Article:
We returned to the car after 1.5 hours to drive back down into Port Angeles. We were planning on staying further along the highway, but the day was drawing to a close so we decided to camp at Heart O’ The Hills campground near the park gate instead. Once we got our site set up, I went to light the camp stove and found that it wasn’t working. After numerous attempts, we were left without success so we had to eat a cold tin of beans instead. Not the greatest, but filling nonetheless. To get over my frustrations and stress of border crossing, adjusting to imperial measurement bullcrap and a broken stove, I went to see a free lecture given by the NPS on cultural attitudes towards national parks. It was a bit propagandistic and the girl giving the speech sounded like she was a bit brainwashed, but I learned a few titbits of information anyways.

Steffie and I both had an early night because of our exhaustions and woke up at 7am the next day. The stove wasn’t working still so we headed down to a hardware store in Port Angeles so that they could take a look at it. I handed it over to a guy and he twiddled around with it for 20 minutes and proclaimed, “It’s fixed!” Great I thought and he didn’t even charge us for it. We had a big day of driving so we started on our way driving west on Highway 101. Our first stop was at Lake Crescent which is a decent sized, crystal clear lake where we had been planning on camping the night before. We stopped at the ranger station and decided to go hike to the Marymere Falls. The trail was quite well maintained and we were even stopped by a park ranger who gave us additional information. The 1 mile hike didn’t take long and there were plenty of people who crossed the log bridge to the falls loop.

On the way back, we detoured along the lake front to the Lake Crescent Lodge. There were a couple of people swimming in the lake or on boats and it was good weather for it. Back at the car, we continued along our way. We had planned to stop at the Sol Duc Hot Springs, but given the amount of hot springs we have been to already and the warmer weather, it wasn’t really that attractive. There was only one town that we passed through on the west coast and it was called Forks. It wasn’t such a big town except for one thing. The book Twilight was based here and so there is a huge part of the town dedicated to all things Twilight. It is really funny because the town itself isn’t that interesting; you have to wonder how anyone wrote a book about it at all.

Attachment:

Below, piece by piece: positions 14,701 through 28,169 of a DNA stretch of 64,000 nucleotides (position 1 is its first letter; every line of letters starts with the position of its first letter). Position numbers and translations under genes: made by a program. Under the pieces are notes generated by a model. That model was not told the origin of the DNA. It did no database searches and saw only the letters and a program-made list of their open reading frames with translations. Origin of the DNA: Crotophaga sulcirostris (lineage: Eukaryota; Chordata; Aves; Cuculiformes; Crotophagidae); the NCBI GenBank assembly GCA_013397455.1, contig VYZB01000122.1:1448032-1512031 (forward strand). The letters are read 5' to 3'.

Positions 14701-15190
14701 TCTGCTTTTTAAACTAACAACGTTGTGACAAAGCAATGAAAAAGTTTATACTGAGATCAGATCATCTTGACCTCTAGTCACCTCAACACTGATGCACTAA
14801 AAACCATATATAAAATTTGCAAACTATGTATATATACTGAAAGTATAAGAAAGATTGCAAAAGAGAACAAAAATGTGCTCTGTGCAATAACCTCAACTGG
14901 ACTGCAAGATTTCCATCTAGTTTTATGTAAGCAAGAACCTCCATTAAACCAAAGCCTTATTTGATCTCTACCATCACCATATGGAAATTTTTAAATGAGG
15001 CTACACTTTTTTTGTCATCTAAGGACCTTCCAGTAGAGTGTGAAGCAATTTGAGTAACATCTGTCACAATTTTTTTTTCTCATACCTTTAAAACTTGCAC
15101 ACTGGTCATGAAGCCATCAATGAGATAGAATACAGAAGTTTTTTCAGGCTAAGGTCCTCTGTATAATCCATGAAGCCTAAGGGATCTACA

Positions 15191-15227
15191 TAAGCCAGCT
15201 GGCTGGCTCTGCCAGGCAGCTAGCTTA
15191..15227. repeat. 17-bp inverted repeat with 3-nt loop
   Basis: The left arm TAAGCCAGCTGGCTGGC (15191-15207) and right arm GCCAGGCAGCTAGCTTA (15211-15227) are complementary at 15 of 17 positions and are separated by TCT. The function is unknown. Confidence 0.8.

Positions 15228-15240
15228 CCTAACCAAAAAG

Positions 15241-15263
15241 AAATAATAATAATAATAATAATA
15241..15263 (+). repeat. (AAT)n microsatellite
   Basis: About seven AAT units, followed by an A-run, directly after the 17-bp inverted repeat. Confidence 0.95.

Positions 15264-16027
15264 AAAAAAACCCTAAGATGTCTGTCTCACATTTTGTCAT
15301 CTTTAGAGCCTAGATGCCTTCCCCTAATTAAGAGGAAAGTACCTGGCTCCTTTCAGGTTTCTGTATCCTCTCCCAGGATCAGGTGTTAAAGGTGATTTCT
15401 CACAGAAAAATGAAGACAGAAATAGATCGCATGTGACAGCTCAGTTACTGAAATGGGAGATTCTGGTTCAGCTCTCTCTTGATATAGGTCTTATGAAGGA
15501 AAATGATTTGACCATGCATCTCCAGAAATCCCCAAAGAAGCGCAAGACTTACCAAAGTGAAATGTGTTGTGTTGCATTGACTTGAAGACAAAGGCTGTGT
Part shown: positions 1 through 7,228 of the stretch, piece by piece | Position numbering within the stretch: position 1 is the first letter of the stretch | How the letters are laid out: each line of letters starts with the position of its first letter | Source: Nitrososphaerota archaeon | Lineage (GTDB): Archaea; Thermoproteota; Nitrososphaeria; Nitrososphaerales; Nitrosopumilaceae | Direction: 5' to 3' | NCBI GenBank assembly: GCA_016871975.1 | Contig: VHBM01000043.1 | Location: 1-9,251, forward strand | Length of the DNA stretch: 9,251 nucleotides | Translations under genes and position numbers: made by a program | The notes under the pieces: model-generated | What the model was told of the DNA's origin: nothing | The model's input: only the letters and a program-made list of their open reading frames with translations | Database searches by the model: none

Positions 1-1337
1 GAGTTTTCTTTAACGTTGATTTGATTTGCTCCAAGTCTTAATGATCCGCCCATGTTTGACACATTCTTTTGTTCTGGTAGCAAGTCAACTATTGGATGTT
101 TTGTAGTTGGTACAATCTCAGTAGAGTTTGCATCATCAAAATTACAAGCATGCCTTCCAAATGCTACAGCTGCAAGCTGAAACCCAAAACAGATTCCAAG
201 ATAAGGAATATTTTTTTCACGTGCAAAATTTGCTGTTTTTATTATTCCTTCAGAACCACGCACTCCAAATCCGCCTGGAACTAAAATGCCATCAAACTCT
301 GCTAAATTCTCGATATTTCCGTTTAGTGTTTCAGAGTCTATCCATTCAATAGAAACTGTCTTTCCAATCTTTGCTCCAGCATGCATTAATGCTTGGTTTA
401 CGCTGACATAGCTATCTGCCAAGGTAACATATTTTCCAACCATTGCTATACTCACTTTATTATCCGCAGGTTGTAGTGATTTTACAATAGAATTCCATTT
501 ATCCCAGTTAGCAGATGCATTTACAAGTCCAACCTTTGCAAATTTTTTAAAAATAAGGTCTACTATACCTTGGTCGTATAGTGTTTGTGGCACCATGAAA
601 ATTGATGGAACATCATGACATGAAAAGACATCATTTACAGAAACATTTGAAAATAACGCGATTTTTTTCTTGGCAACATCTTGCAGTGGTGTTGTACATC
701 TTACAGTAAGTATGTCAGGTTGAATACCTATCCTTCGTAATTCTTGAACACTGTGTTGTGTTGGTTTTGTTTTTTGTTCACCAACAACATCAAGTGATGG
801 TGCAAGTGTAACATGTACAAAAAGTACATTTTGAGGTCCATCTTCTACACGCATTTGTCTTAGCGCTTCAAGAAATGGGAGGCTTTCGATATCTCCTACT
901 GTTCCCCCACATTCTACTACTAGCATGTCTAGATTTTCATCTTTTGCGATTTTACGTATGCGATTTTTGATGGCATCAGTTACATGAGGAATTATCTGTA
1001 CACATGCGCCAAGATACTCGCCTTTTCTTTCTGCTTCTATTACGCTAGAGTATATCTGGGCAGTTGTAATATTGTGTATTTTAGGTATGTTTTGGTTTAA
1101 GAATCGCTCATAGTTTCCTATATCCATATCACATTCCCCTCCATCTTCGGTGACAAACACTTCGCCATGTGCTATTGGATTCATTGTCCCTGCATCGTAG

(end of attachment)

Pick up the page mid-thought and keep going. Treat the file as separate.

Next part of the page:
Just south of Forks via a one way road is the Hoh River Rainforest. The road travels in along the Hoh River and takes you to a reasonably busy car park. The big thing here is rain. They get some 3m of rain each year which falls mostly on the west coast then they get a rain shadow on the east coast. That creates these lush rainforest with hanging moss in the Hall of Mosses hike that we did. We also noticed the nurse logs. With such shallow roots because of good rain, the trees fall down quite easily and become nurseries for new trees and plants. When these logs eventually decay there is a hole left at the base of the tree! Interesting to see and understand.

We had one more stop before camp and that was our last stop at the Pacific Ocean. We stopped at Ruby Beach where there are a number of sea stacks along the beach and just offshore. The car park was also full as we ventured down onto the pebble beach with giant driftwood washed ashore. Someone had even written down in the sand, “Hannah I bet you wish you were here!” It was relaxing to hear the waves crashing against the beach.

Our stop for the night was Lake Quinault which is part of a native Indian Reservation. Along the south side of the lake are a couple of average priced campgrounds without showers and we put up the tent along the lake. With the stove still not working and no way to cook dinner, we kicked our imagination into gear and made some pretty interesting appetiser s with crackers, hot sauce, honey ham, cheese, pickles and prunes. We even polished off a bottle of wine which made us feel better!

Hopefully we can get some lucky breaks in the future!